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05/19/2017

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One 3rd Party JavaScript can Drag Down Your Holiday eCommerce Sales

3rd parties weigh down page load times

Why do we keep hearing about slow eCommerce websites during the holiday? eCommerce sales broke records this year, with almost $20B spent over the 5 days, according to Adobe Digital Insights. But slow page loading and outages once again derailed the holiday sales of several major websites. Most notable were H&M, Lowe’s, and The GAP. Is something unusual happening here?  

No, this is not unusual. And there should be no lack of awareness of the issues. Back in July, Amazon woke the industry when a one hour slow down on Prime Day cost them millions in sales. And a recent survey of 125 eCommerce leaders showed that 64% of retailers conducted performance tuning before the holiday. So why do these problems keep happening?  

1. 3rd party JavaScript beyond your control

3rd party JavaScript is a necessity and a problem for every eCommerce team. When everything goes well, those 3rd party apps (e.g. recommendations, ratings, social integration, etc.) will acquire you additional shoppers, grow sales, and keep your customers coming back. But they also create reliance on external, 3rd party servers that you can’t easily monitor or control. Which means if your 3rd party partner slows down, you slow down. This is what happened to The GAP on Thanksgiving, when their Snapchat integration slowed the website page load times to 30 seconds.  

Unfortunately, it doesn’t matter how you insert 3rd party JavaScript into your code. Asynchronous loading doesn’t make the website faster if the JavaScript never loads at all. Nor does it help if the JavaScript becomes a gating issue to completing the page. If Snapchat doesn’t connect, neither do your customers. The result is a slow eCommerce website.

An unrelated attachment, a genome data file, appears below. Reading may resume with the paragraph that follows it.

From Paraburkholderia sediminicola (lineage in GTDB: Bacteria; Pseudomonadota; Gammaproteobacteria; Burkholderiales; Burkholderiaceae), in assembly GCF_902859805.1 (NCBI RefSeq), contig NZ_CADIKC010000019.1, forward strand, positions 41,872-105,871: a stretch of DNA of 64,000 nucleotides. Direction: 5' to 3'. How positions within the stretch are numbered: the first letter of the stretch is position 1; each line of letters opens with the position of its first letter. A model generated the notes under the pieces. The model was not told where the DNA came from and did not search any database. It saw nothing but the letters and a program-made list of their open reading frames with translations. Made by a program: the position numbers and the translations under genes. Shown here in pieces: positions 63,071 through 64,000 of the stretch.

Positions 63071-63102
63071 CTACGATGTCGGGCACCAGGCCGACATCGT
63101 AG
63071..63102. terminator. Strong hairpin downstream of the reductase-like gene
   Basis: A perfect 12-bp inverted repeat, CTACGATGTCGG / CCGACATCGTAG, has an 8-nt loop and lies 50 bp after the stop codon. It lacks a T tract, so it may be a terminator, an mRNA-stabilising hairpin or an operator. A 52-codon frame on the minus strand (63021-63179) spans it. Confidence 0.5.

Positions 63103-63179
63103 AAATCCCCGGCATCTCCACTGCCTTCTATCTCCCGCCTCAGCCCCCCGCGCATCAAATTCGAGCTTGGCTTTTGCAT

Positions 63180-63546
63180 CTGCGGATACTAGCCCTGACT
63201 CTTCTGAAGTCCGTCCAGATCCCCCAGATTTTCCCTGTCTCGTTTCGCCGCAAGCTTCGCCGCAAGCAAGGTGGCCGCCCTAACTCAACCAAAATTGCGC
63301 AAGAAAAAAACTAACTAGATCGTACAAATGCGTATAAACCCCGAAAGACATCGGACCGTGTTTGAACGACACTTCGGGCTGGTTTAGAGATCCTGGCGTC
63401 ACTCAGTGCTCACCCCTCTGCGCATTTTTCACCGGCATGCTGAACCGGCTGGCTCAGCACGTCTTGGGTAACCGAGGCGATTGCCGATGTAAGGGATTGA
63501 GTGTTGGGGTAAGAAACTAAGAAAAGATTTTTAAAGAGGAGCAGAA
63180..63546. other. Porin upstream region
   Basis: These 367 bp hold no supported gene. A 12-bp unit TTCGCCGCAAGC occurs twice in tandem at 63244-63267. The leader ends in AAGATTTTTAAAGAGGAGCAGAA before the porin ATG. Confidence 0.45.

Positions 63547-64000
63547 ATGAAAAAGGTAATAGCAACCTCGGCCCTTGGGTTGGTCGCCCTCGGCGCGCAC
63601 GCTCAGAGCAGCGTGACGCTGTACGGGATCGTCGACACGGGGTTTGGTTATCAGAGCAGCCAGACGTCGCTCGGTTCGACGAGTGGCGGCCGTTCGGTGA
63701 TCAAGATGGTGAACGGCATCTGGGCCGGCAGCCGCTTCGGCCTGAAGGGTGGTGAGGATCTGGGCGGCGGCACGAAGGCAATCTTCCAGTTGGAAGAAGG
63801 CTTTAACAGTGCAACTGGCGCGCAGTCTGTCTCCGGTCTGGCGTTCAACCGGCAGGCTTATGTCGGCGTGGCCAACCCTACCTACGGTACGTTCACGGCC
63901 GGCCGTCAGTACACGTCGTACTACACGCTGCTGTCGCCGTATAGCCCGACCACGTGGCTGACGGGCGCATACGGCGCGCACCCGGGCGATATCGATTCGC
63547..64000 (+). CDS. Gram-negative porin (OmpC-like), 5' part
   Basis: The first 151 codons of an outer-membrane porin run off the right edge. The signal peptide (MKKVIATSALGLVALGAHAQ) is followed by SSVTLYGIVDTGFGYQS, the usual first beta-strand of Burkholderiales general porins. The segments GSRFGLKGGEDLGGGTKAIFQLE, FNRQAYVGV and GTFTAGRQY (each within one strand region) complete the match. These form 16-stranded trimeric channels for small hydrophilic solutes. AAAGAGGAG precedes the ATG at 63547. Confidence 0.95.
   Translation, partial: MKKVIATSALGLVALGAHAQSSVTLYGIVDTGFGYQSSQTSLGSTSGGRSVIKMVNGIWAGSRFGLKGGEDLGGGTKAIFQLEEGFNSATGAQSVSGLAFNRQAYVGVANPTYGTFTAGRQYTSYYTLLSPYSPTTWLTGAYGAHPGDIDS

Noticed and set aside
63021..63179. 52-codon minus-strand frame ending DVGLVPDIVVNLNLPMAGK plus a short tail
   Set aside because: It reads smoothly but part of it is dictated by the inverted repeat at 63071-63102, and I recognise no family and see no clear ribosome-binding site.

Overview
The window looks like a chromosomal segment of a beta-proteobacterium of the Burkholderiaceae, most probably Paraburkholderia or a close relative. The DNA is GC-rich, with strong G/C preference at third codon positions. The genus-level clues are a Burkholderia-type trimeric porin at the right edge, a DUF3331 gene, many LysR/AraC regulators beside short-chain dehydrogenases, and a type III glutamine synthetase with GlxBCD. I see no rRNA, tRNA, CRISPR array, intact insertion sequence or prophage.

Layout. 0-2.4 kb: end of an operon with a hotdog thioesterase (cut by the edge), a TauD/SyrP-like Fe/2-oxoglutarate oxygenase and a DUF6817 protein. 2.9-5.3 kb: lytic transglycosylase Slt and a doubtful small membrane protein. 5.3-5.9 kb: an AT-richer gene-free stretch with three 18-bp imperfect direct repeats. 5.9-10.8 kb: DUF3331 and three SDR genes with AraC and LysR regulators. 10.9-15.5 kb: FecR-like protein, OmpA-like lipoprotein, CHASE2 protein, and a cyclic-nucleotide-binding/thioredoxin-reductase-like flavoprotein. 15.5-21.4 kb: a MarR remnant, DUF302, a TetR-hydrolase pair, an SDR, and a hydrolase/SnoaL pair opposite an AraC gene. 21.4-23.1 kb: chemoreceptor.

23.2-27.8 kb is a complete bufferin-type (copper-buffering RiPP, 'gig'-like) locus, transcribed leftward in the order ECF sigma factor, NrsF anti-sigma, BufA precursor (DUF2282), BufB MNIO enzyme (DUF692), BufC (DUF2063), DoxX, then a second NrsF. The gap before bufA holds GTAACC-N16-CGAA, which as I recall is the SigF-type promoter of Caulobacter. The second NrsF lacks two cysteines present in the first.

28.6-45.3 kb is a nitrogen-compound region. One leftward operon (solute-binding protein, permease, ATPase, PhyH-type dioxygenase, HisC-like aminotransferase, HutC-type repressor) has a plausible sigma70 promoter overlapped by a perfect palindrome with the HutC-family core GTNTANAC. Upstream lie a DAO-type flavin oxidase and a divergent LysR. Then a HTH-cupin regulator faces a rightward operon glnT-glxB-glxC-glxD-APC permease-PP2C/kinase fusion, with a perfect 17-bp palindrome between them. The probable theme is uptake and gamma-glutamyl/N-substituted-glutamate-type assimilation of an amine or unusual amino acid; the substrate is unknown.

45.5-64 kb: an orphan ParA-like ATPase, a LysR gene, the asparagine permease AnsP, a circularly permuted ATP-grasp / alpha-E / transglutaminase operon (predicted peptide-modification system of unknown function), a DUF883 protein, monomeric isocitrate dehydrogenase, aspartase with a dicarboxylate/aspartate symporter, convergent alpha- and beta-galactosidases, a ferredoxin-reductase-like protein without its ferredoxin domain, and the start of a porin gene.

2. Custom optimization projects

Retailers continue to rely on teams of developers to conduct quarterly or annual performance optimization projects. The average retailer spends more than $500,000 on these custom optimization projects each year, according to the 2017 eCommerce Leaders Survey: Site Performance & Innovation Trends report. This manual process tends to be more reactive, focusing on fixing known problems after they occur. Unfortunately, it’s the unexpected ones and that can lose you millions during the holiday.  Would you make load balancing a manual process? Of course not, because it’s a mission-critical component of your eCommerce site.  

eCommerce organizations have long deployed technology to manage the most important aspects of their sites. Unfortunately, technology-based approaches to automate website performance (and control 3rd party JavaScript) are frequently ignored in favor of a manual approach. This leads to slow eCommerce websites like what happened on Thursday, when one faulty 3rd party left millions of GAP customers without their khaki chinos this year. 

Slow eCommerce websites: What needs to change?

Retailers need to revisit their biggest priorities for their website. I frame it in terms of the retailer’s “hierarchy of needs,” envisioned in the pyramid below (and stolen from Maslow).  

Retailers today invest heavily in streamlining the customer journey and creating a rich shopping experience – the top of the pyramid. But often they are not getting the full return on those investments, because they have not built a strong enough foundation – the bottom of the pyramid.  Translation: Slow eCommerce websites. And if the site isn’t fast, your customers will never see the special content, functionality, and recommendations you have invested in.

The eCommerce Pyramid of Needs

Improving slow eCommerce websites: Speed and performance is the foundation of the eCommerce hierarchy of needs


Fifteen years ago the foundational element of successful eCommerce was uptime and availability, and retailers addressed that. But now more customers are accessing eCommerce websites from mobile devices, and those websites are becoming increasingly complex. As a result, website speed is now a significant barrier to getting a customer into the shopping experience. In other words…speed and performance is the new uptime and availability.

And website speed doesn’t stop with your own web operations. The average eCommerce website uses more that 30 third party applications, and each of those vendors experiences the same peak volumes that you do during the holidays. What happens if one of those third party partners go down? Do you have visibility into which ones are causing the problem? Can you fix it without an emergency code release? If you don’t have good answers to these questions, you should be exploring eCommerce acceleration technologies that can deliver this visibility and control.  

Foundation built on website speed

Before you deploy the newest innovation to delight your customers, make sure your foundation is solid. Leverage a technology-based eCommerce acceleration approach to ensure your site will load quickly with every new feature you add. Even the 3rd party JavaScript applications that are beyond your control. This will ensure that your developers are spending the holiday season on the “top of the pyramid” features that customers love, rather than troubleshooting 30s page load times.   

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